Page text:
What’s To Like: Yes, we all know the love affair I have with Carter’s style of writing and how I completely fell in love with her Goddess Test series.  And somewhere online I found the first chapter of this book, or a snippet of it.  It’s good.  I have really high expectations about this book.  I’m just totally hoping there’s another character in this series who is as real as Kate and Henry were.

My review of Pawn

To Be A Strong Heroine

As I was reading (a few books ago), I started thinking about this idea of a strong female character, mainly the heroine of the story.  It became obvious very quickly that there were different ways in which female characters can be strong.  Diana Peterfreund (For Darkness Shows the Stars) is completely accurate with this.

Don’t get me wrong–I love heroines who know how to throw a perfect punch and survive physically demanding challenges.  (I’m looking at you, Rose Hathaway and Katniss Everdeen.)  They’re great role models.

But I think there are other female heroines who are meeker, quieter who don’t get as much recognition for being strong.  I think these girls are the ones who deserve the most attention because they are by far the more interesting characters.

In a lot of books, the reason that hero or heroine is our narrator is because they are, somehow or another, a “chosen one” in the world they live in.  Harry Potter, The Goddess Test, even Bella Swan is chosen because she’s special in some way.  And all of this is great, but…

What about those girls who aren’t special?  What if they happen to be fairly normal?  (I realize I’m using “normal” somewhat ironically as my two key examples are paranormal stories.)

The book that inspired this was Elegy by Tara Hudson.  I really found over the course of the trilogy that Amelia was the kind of character who wasn’t particularly special in her world.  She died, got stuck as a ghost like some do, and she faced off against the bad guys without any special powers to her name.  She was just a girl who did what she knew inside she had to do to protect those near her.

I find that inspiring.  Amelia, who was originally nothing special, went on to do some pretty spectacular things just because she loved deeply and wanted to protect them.  Most of the time she didn’t have the physical strength to best her enemies; she had to use her brain to outwit them.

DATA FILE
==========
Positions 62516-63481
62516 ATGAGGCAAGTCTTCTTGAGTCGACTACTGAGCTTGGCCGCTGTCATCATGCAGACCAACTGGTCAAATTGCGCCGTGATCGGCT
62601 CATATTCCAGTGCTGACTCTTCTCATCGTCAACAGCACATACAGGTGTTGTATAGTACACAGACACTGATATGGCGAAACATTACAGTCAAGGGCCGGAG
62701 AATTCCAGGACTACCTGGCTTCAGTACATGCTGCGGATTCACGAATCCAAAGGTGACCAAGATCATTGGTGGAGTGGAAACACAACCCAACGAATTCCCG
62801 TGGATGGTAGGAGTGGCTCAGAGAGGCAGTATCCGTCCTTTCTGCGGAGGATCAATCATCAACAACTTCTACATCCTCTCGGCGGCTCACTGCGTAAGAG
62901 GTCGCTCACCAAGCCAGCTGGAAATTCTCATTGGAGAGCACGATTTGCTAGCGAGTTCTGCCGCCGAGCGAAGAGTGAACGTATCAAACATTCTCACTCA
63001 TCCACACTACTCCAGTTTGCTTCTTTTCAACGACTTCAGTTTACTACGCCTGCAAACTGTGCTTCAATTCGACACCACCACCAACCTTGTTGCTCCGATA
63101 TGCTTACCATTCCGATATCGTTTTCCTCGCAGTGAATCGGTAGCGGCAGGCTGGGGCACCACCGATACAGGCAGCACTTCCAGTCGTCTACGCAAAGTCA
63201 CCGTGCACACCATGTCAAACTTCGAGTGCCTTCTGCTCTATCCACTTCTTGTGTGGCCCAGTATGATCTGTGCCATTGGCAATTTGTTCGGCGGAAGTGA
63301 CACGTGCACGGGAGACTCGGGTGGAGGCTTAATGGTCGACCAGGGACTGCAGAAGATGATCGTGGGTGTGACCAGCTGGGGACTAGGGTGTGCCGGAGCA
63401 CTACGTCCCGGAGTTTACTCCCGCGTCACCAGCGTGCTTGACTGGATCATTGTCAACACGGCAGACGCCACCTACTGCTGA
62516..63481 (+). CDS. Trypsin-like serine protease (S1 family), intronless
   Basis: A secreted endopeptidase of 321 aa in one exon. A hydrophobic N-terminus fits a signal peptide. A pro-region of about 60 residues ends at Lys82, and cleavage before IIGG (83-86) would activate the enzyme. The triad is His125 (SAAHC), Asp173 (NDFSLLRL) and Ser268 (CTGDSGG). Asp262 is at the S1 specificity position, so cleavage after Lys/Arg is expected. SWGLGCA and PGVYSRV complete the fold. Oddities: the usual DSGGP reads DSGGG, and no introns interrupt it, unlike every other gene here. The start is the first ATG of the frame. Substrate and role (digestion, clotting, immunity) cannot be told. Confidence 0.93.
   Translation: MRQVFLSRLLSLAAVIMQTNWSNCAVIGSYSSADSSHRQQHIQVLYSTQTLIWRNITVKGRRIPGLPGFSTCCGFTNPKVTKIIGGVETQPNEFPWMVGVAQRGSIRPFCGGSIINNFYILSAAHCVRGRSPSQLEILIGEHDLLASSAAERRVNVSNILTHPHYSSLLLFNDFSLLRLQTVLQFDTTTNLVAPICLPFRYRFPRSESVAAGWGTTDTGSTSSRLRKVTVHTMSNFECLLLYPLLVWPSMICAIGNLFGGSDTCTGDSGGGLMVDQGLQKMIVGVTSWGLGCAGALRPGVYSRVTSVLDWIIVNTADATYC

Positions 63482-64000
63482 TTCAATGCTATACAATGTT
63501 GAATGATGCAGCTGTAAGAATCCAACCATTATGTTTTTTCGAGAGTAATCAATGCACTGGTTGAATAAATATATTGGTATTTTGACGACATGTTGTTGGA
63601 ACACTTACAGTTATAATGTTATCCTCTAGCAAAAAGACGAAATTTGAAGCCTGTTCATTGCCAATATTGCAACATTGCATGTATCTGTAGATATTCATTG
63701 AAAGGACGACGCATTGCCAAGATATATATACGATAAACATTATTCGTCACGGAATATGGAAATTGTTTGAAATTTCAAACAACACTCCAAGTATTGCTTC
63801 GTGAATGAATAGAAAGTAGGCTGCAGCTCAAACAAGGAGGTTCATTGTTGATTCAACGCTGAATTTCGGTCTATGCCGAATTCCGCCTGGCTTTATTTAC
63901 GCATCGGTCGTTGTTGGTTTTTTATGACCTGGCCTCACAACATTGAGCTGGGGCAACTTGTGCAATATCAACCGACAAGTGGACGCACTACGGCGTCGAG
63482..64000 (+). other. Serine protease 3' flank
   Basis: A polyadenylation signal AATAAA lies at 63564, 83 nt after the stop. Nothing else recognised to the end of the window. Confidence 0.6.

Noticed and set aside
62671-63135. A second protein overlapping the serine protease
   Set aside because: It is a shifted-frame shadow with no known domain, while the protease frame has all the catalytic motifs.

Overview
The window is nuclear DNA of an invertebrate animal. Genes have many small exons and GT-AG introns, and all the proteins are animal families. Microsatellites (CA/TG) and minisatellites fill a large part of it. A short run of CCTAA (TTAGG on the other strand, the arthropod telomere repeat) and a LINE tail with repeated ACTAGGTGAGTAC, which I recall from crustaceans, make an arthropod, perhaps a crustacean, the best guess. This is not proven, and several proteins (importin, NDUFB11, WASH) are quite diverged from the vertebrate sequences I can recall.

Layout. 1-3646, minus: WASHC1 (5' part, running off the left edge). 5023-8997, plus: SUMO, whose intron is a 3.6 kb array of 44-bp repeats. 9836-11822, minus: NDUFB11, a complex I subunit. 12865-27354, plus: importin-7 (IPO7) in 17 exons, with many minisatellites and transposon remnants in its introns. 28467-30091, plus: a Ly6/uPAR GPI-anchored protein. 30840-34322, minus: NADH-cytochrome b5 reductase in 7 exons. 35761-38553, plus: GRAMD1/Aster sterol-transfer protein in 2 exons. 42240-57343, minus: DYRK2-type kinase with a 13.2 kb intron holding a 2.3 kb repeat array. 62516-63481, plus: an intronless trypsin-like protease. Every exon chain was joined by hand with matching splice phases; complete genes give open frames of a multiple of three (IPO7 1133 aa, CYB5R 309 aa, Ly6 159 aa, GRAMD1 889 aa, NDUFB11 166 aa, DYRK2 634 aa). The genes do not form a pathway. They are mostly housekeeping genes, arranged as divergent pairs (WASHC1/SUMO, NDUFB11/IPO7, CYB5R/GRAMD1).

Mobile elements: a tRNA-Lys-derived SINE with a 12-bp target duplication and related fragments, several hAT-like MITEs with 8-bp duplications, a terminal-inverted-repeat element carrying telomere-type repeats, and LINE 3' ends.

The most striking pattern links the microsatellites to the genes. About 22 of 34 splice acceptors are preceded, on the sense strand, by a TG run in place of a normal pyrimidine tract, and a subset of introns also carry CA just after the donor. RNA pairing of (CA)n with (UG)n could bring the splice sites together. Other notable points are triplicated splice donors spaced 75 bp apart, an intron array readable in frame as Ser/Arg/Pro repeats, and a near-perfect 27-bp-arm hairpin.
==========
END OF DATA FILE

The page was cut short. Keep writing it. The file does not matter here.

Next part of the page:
There’s another character who is also very similar to this.  Kaylee Cavanaugh of the Soul Screamers series by Rachel Vincent is a banshee, but she’s nothing special outside of that.  She ticked off the wrong people and became a target.  That’s it.  She’s not the “chosen one”, just an unfortunate girl.  She also has to use her brains to outsmart her enemies.

One thing about both of these girls is that they are willing to sacrifice everything in order to stop the bad guys.  Sacrifice is a huge theme in these books.  It’s almost to a fault because they are so unselfish.  If you think about it, Harry Potter was the same way.  Their friends all know it’s only a matter of time before they’ll try to risk everything to protect others.

I like what these books show girls.  Because it’s not all about finding love (though these characters certainly do), it’s about knowing what is worth protecting.  I don’t advocate someone going to the extremes like Kaylee and Amelia do, but I think it’s important for girls to really understand who–and what–is worth fighting for.  Because girls have the inner strength to make a difference in the world, the same way Kaylee and Amelia do in theirs.

Die For Her (Revenants, #2.5)

First Lines: The first time I see her, I peg her as a jump risk.

After getting through a few books quickly, I decided to take a break from novels and read a couple novellas before jumping back into novels.  What better than a novella from a series I just finished this summer?

*Potential Series Spoilers Ahead*

Jules is a revenant who kind of enjoys his job dying for others to save their lives.  He’s spent the last century flirting his way through Parisian women.  All that changes at the moment he meets Kate Mercier, who he is sure is the love of his life.  Unfortunately, the love of her life is his best friend.  Now Jules has to choose between being a loyal friend and loving someone so deeply you’d be willing to risk everything for them.